Popular thinking suggests that what has happened before is likely to happen again and that therefore knowledge of history can prepare you for what’s coming, much like wearing seatbelts in a car.  Mark Twain held that “History may not repeat itself, but it does rhyme.”  Some people who live long enough claim to have a sense of déjà vu: “Uh oh, these economic conditions feel familiarly like a recession.”  To the extent that history repeats or rhymes, the lessons from one episode may be relevant to the next.  The philosopher, George Santayana, asserted that, “when experience is not retained, as among savages, infancy is perpetual. Those who cannot remember the past are condemned to repeat it.”  But the sheer variability of human experience over time challenges the notion that history truly repeats or rhymes.  We need a better reason to study business and economic history.

Our view is that an understanding of context is vital to an understanding of the present and an outlook on the future—and context to a significant degree is history.  Studying history provides a better understanding of how the present evolved out of the past and how the future is in a process of evolving out of the present. This ability to learn from the past is a foundational skill and requires business leaders to make sense of the context of problems and opportunities facing the organization. In the words of John Maynard Keynes, understanding context requires the leader to “…contemplate the particular in terms of the general” because a model or methodology that may have worked very well in some historical context, might fail in today’s framework. Thus, it would be foolhardy to define “context” as just the present moment. Instead, everything we know about the present context is shaped hugely by history, that is, how we got to the present.

In their book, In Their Time: The Greatest Business Leaders of the 20th Century, Nitin Nohria and Anthony Mayo point to the role of contextual intelligence as a means of understanding great business leaders. They discovered that there was a co-evolutionary relationship between the actions of business leaders and the contextual landscape in which they operated; each influenced and shaped the other. The environmental factors that they highlight—demographic shifts, technological breakthroughs, government regulations, geopolitical forces, labor movements and societal norms—coalesce to create a contextual framework for business and society. Within each decade of the twentieth century, these factors ebbed and flowed, coalescing in unique combinations. A business executive‘s ability to make sense of his or her contextual framework and harness its power often made the difference between success and failure.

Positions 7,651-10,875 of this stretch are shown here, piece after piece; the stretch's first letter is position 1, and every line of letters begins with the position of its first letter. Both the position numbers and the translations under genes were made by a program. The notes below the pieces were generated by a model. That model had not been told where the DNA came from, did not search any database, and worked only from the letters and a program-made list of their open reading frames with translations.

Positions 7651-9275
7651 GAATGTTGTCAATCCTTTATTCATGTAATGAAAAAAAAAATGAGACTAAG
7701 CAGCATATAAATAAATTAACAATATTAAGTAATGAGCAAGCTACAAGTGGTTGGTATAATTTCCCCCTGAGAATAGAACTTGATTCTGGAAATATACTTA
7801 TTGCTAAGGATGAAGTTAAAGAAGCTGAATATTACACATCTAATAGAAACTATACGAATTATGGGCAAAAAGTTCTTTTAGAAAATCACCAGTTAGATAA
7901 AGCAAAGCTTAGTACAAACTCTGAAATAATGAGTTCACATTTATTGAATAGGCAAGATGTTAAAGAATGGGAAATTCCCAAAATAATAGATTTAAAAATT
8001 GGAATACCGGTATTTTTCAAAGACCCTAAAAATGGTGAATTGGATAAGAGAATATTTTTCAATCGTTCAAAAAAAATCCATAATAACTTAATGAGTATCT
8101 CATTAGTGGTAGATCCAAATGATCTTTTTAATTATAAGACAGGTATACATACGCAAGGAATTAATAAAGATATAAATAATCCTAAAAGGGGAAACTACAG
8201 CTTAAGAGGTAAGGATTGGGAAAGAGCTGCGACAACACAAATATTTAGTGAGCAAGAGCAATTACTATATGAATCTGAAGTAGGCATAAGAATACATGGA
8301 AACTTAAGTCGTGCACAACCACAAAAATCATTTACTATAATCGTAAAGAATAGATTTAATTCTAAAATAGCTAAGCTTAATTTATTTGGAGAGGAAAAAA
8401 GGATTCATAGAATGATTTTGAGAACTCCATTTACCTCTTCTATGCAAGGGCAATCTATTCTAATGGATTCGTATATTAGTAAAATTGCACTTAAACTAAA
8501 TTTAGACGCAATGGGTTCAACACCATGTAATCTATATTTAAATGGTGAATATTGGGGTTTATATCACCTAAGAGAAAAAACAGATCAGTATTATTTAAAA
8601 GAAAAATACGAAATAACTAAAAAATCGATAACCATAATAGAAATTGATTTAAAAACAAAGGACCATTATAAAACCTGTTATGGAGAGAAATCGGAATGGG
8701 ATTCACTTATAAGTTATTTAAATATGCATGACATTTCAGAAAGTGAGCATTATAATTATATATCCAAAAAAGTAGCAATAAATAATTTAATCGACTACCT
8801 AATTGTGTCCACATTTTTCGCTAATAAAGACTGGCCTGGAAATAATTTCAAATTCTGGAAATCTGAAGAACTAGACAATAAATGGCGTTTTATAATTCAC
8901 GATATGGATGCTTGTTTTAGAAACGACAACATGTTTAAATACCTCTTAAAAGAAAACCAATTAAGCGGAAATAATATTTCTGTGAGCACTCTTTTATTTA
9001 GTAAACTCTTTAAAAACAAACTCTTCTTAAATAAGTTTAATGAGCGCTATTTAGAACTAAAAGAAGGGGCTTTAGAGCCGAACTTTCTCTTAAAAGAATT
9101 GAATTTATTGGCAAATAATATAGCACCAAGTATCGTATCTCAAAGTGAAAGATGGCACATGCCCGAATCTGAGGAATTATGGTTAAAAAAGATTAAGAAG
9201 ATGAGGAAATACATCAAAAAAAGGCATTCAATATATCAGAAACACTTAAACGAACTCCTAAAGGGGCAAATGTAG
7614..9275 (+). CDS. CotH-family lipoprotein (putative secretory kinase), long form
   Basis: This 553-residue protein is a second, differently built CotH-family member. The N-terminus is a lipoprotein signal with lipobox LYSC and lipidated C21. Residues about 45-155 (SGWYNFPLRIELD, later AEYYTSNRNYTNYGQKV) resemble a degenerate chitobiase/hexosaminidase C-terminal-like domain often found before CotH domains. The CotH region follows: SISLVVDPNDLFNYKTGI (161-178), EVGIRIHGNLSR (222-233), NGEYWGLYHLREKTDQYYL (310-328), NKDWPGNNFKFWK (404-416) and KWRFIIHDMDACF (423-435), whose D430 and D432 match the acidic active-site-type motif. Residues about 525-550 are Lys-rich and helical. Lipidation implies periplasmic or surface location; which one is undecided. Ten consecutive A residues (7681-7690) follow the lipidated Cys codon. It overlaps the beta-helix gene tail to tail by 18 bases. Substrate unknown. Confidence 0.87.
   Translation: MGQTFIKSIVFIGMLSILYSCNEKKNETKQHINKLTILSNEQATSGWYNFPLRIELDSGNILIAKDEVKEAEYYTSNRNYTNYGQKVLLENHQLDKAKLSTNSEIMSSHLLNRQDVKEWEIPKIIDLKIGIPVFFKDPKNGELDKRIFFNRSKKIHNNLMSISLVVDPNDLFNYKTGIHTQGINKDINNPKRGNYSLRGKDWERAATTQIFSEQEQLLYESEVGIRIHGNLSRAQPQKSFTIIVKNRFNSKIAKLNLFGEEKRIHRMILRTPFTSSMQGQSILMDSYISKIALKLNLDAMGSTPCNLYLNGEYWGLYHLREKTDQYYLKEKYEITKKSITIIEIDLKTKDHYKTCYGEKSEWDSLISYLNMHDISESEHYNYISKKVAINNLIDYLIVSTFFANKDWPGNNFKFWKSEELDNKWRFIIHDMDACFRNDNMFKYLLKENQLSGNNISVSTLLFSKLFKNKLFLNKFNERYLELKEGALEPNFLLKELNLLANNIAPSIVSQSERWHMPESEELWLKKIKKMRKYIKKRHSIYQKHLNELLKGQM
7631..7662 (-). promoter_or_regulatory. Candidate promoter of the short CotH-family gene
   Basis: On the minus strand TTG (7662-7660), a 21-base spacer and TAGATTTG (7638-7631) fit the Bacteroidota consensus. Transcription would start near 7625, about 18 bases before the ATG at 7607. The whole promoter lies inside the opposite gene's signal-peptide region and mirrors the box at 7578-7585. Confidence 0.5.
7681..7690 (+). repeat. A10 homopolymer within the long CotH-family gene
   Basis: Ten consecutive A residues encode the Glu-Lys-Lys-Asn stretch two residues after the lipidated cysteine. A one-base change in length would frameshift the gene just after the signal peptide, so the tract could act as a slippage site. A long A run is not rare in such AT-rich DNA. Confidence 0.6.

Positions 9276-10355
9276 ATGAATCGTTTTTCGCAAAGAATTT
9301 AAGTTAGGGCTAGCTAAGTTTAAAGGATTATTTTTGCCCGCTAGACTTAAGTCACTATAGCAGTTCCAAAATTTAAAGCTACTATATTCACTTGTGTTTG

Thus, knowing business history is important for the development of business leaders. History yields insights into the development of the global economy, of industry structures, and of business strategies. It illuminates government-business relations, technology, corporate culture and business ethics.

Toward the end of his life, Henry Ford moderated his views on history.   In response to his widely quoted 1916 interview in the Chicago Tribune, that newspaper called him an “anarchist.”  He sued for libel.  The court found for the plaintiff, but awarded him only six cents in damages.  In court, he had been publicly humiliated for his lack of formal education, which prompted him to reflect on the possible lessons of history. 

He later confessed, “As a young man, I was very interested in how people lived in earlier times; how they got from place to place, lighted their homes, cooked their meals and so on. So I went to the history books. Well, I could find out all about kings and presidents; but I could learn nothing of their everyday lives. So I decided that history is bunk…I am going to start up a museum and give people a true picture of the development of the country. That is the only history that is worth observing, that you can preserve in itself. We’re going to build a museum that is going to show industrial history, and it won’t be bunk.”  With that, he founded the Henry Ford Museum and Greenfield Village in Dearborn, Michigan, one of the best repositories of industrial history in the world.    

This article was co-authored by Robert Bruner, Dean of the Darden School of Business, and Rohan Poojara, a second-year student at Darden. The two of us are engaged in a business history reading seminar this year along with eight other students and two other instructors.

Bibliography:

Posted in Uncategorized | Leave a comment

The Case for Legal Immigration Reform

Image